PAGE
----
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Letter   |    
Bauke Koekkoek; Berno van Meijel; Giel Hutschemaekers
Psychiatric Services 2006; doi:
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In Reply: Dr. Corrigan's comments on our review of literature about "difficult patients" offer us the opportunity to clarify our view on the delicate matter of stigmatizing. We agree with Dr. Corrigan that the term "difficult" can be pejorative and even dangerous, so we used the term in quotation marks in our article. Nevertheless, it is a commonly and heavily used word in daily practice that lacks a clear meaning. Its connotation, however, is less clouded: the patient is judged negatively because he or she is far from an ideal patient.

By reviewing the literature on "difficult patients," we tried to shed light on unspoken judgments that are so prominent among mental health professionals. In doing so, we highlighted different points of view, and individual characteristics of the patient were the basis of only one viewpoint. Interpersonal and systemic explanations for labeling patients as difficult were reviewed in at least as much detail. Moreover, in our discussion we stated that a "difficult" patient easily becomes a "bad" patient in the minds of mental health professionals, which often worsens the care or treatment offered. Here we also agree with Dr. Corrigan in that this name calling leads to further stigmatization of patients, who are solely blamed for a difficult relationship between them and mental health care.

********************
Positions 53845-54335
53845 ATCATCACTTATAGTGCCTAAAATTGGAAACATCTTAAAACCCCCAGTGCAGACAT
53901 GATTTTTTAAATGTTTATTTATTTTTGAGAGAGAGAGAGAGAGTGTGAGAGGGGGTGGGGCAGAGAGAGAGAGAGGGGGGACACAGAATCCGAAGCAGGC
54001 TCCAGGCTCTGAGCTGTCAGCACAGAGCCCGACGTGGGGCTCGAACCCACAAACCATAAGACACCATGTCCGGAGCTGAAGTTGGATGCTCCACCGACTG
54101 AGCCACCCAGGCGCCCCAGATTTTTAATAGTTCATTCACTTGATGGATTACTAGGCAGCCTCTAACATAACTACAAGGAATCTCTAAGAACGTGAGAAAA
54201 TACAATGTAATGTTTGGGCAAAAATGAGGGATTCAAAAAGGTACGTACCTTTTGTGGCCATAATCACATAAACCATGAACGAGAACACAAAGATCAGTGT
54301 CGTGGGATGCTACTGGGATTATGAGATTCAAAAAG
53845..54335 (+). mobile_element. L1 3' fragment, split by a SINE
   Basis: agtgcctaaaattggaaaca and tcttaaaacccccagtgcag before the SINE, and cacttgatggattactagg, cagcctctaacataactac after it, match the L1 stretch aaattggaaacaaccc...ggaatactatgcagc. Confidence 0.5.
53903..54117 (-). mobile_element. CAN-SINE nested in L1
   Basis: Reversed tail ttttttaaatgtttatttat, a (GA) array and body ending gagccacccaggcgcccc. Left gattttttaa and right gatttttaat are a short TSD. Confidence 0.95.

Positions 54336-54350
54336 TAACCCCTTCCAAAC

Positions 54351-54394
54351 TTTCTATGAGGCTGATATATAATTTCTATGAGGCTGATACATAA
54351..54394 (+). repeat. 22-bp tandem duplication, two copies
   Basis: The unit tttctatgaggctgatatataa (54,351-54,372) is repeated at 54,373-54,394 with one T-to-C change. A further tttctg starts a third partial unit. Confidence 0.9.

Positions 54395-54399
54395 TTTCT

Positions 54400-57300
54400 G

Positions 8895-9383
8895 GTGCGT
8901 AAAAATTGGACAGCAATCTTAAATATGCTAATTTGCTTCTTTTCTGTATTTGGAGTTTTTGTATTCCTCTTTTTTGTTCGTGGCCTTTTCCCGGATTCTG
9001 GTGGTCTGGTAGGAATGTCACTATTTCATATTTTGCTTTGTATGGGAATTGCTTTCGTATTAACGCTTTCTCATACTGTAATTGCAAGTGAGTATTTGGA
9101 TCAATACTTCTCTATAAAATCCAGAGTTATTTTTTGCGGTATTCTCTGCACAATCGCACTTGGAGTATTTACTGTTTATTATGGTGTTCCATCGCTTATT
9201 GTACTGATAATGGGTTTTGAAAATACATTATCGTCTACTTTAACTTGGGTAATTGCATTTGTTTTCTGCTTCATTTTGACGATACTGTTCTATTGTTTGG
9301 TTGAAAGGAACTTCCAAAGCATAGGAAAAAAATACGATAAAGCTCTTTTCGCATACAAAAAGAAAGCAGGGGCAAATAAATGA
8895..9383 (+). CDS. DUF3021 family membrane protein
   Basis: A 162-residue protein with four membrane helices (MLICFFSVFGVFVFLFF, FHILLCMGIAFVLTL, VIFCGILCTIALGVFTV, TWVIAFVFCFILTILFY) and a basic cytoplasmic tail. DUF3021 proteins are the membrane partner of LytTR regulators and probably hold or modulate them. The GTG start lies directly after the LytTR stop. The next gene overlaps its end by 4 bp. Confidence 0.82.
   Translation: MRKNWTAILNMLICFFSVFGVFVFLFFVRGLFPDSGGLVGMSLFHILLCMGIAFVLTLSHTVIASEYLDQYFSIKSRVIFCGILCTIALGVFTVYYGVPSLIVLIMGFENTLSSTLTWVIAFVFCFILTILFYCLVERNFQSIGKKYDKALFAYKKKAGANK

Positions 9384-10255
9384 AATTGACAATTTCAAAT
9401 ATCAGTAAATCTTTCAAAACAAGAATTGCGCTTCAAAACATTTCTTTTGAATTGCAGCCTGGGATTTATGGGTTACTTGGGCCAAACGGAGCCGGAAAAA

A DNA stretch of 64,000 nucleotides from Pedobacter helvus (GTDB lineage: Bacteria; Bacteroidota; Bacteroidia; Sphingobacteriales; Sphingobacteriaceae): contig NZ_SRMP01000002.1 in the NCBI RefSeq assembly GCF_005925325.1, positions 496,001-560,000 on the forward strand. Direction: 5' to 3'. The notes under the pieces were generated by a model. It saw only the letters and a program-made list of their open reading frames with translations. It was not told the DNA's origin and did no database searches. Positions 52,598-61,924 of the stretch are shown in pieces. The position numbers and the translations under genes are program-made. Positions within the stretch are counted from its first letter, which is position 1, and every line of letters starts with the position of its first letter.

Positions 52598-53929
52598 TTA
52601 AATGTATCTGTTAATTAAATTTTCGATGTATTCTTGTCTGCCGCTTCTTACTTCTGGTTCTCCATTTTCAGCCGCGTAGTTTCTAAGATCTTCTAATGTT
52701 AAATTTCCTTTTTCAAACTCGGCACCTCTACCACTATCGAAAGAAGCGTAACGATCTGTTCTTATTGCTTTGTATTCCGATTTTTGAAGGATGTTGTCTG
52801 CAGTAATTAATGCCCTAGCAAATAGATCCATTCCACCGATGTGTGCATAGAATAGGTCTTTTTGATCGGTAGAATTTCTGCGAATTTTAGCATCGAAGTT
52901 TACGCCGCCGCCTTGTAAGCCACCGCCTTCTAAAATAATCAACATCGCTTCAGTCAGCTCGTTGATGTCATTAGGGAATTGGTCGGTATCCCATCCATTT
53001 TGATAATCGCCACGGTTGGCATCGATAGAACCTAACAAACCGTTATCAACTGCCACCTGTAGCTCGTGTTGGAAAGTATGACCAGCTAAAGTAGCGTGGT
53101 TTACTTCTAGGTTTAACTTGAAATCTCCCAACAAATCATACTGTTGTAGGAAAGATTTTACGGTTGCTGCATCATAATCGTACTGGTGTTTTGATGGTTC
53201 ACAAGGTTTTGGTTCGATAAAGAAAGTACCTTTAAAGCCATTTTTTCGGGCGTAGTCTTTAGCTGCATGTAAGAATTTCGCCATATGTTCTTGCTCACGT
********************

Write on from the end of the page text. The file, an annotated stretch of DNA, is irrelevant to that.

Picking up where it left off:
Yet we believe that frankly speaking about "difficult patients" does more good than keeping quiet about them. By carefully investigating the meaning of "difficult," we hope to have contributed to the discussion about patients who are not perceived positively by professionals. More sophisticated and accurate descriptions of the difficulties may then be incorporated, which we hope will result in acknowledging problems instead of denying them for fear of stigmatizing these patients.




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